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What is an Oscillating Sander?

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  • Written By: Carol Francois
  • Edited By: Bronwyn Harris
  • Last Modified Date: 14 September 2016
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An oscillating sander is a machine with a large, flat sanding surface built into the base of the unit. This type of sander is used for sanding different floor surfaces, ranging from hardwood to patio desk flooring. The term oscillating refers to the movement of the sanding surface, which moves in an orbital pattern.

An oscillating sander weighs between 45 to 68 kilograms (100 to 150 pounds). Floor restoration services and hardwood floor installers commonly use them to complete their projects. An oscillating sander can be very effective at removing old finish or polish from the floor surface. Changing the sandpaper grade allows the sander to remove shallow cuts and superficial damage to the floor.

When using a sander, it is important to prepare the area first. This type of sander does not have a debris holding system, but leaves it behind on the floor surface. If you are using the sander in a home, all the doorways and windows should be covered in plastic and taped down to reduce the spread of sanding dust. All furniture should be removed from the room so that the floor is completely open.

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Start in the far corner of the room and work in straight, even lines to remove the polish layer. Once you have covered the entire room, stop, and sweep up the debris. Take a close look at the floor surface and determine how many passes with the sander will be required to restore the floor. Resist the temptation to focus on a specific spot. The process of sanding removes actual wood from the floor and too much attention in one area will result in an uneven floor.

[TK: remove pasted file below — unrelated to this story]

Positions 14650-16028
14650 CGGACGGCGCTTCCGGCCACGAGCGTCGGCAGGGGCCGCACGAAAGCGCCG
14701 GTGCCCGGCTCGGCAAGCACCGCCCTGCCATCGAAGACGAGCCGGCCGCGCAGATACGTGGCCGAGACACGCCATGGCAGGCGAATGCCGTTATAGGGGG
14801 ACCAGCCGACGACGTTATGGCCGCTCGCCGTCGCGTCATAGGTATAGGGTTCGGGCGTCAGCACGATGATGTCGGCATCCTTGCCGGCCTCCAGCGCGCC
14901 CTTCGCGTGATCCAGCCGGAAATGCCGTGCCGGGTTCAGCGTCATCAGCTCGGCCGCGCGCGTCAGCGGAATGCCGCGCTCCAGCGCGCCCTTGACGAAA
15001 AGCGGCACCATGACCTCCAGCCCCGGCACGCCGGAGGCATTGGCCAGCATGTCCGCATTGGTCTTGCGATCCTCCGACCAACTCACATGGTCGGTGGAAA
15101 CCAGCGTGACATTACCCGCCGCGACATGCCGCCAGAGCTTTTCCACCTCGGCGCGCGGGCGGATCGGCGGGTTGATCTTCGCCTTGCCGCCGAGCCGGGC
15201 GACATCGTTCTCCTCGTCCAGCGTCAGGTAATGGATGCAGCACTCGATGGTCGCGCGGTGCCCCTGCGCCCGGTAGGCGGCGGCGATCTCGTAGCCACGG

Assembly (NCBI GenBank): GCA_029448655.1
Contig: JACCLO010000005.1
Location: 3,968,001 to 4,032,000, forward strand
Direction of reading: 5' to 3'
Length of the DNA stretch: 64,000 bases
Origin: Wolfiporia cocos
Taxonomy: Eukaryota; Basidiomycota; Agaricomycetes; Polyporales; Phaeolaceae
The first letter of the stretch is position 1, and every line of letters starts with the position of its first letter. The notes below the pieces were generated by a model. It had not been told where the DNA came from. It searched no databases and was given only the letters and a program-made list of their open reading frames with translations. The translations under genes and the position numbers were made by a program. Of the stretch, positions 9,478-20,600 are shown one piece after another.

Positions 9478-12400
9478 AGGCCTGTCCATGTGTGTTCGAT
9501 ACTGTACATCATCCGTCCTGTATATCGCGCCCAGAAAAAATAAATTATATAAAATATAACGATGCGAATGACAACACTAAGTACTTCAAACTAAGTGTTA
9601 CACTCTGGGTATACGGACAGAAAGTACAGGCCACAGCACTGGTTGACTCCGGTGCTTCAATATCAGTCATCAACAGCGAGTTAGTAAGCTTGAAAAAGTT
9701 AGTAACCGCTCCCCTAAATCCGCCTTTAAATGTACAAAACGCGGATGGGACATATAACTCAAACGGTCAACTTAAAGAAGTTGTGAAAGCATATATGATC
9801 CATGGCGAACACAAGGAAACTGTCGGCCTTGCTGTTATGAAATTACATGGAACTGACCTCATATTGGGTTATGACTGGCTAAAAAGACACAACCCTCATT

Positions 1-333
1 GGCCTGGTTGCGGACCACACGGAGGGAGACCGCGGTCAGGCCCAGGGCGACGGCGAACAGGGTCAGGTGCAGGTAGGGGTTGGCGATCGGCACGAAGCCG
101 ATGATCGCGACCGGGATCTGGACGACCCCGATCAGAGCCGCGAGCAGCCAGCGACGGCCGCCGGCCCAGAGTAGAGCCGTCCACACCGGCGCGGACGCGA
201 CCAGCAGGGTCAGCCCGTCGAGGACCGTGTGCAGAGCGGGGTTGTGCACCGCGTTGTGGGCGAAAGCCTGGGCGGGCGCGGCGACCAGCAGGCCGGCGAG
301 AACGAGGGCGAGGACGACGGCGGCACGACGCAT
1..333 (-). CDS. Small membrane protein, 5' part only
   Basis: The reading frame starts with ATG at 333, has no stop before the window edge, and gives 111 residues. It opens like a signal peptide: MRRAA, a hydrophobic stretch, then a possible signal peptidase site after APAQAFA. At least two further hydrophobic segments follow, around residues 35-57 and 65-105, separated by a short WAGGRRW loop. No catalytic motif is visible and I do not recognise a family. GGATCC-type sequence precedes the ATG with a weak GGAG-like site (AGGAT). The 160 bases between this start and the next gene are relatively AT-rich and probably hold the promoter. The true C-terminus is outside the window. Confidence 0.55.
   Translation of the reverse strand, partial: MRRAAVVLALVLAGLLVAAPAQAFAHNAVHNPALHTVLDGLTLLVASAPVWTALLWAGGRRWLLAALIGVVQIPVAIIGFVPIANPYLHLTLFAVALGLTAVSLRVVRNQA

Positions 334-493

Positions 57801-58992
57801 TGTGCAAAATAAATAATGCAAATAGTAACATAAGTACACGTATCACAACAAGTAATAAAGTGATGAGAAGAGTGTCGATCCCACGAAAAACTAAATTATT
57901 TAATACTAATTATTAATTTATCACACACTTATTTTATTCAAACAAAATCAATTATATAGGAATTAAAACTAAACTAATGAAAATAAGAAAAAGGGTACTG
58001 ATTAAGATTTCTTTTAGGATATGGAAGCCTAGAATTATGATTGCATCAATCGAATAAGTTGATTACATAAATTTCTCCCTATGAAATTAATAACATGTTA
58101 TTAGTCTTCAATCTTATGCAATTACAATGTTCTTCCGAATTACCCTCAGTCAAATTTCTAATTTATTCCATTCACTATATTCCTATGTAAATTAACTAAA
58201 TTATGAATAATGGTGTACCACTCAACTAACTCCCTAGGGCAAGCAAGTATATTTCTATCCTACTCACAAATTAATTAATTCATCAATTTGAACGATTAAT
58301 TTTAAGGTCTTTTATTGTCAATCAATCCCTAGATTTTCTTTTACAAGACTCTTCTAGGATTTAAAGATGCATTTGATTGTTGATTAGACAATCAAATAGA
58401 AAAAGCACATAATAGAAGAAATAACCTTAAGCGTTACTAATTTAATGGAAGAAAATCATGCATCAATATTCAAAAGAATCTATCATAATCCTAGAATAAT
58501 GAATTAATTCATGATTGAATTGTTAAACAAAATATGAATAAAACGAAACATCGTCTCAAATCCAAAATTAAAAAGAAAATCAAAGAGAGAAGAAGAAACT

Change the grade of sandpaper on the oscillating sander to match the level of material that you need to remove. Make as few passes as possible and follow a simple pattern to ensure an even amount of sanding. Stop and clean the floor after each pass and take the time to inspect the floor carefully.

There are different types of oscillating sanders, ranging from professional grade to low cost models. When selecting a oscillating sander, consider the area that you want to sand and the planned frequency of use. For home renovations, look into renting a sander instead of purchasing. Make sure that you read the instruction manual and follow all the steps with care. A sander is a large, heavy machine and it can easily cause a significant amount of damage.

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cardsfan27
Post 4

Although I can see where it would be a lot of work to refinish a hardwood floor, I have actually used an oscillating floor sander to refinish my patio. It wasn't too bad at all, since you don't need to be nearly as careful as you do with interior floors.